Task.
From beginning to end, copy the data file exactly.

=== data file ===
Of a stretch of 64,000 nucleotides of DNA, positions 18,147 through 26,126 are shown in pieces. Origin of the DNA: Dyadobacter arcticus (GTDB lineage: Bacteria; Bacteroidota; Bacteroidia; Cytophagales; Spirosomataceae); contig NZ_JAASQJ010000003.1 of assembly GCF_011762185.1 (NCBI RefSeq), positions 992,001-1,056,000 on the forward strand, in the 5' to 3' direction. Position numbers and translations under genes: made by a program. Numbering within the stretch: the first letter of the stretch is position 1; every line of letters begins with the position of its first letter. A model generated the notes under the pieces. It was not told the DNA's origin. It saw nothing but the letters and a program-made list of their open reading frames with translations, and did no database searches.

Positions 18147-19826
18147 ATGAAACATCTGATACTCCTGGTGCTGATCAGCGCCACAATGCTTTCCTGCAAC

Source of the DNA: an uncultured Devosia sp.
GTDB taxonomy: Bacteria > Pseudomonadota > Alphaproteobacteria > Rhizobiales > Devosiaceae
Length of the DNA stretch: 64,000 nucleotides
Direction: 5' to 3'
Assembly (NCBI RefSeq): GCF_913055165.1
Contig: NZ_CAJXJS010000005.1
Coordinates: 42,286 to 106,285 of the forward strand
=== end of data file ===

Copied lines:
Of a stretch of 64,000 nucleotides of DNA, positions 18,147 through 26,126 are shown in pieces. Origin of the DNA: Dyadobacter arcticus (GTDB lineage: Bacteria; Bacteroidota; Bacteroidia; Cytophagales; Spirosomataceae); contig NZ_JAASQJ010000003.1 of assembly GCF_011762185.1 (NCBI RefSeq), positions 992,001-1,056,000 on the forward strand, in the 5' to 3' direction. Position numbers and translations under genes: made by a program. Numbering within the stretch: the first letter of the stretch is position 1; every line of letters begins with the position of its first letter. A model generated the notes under the pieces. It was not told the DNA's origin. It saw nothing but the letters and a program-made list of their open reading frames with translations, and did no database searches.

Positions 18147-19826
18147 ATGAAACATCTGATACTCCTGGTGCTGATCAGCGCCACAATGCTTTCCTGCAAC

Source of the DNA: an uncultured Devosia sp.
GTDB taxonomy: Bacteria > Pseudomonadota > Alphaproteobacteria > Rhizobiales > Devosiaceae
Length of the DNA stretch: 64,000 nucleotides
Direction: 5' to 3'
Assembly (NCBI RefSeq): GCF_913055165.1
Contig: NZ_CAJXJS010000005.1
Coordinates: 42,286 to 106,285 of the forward strand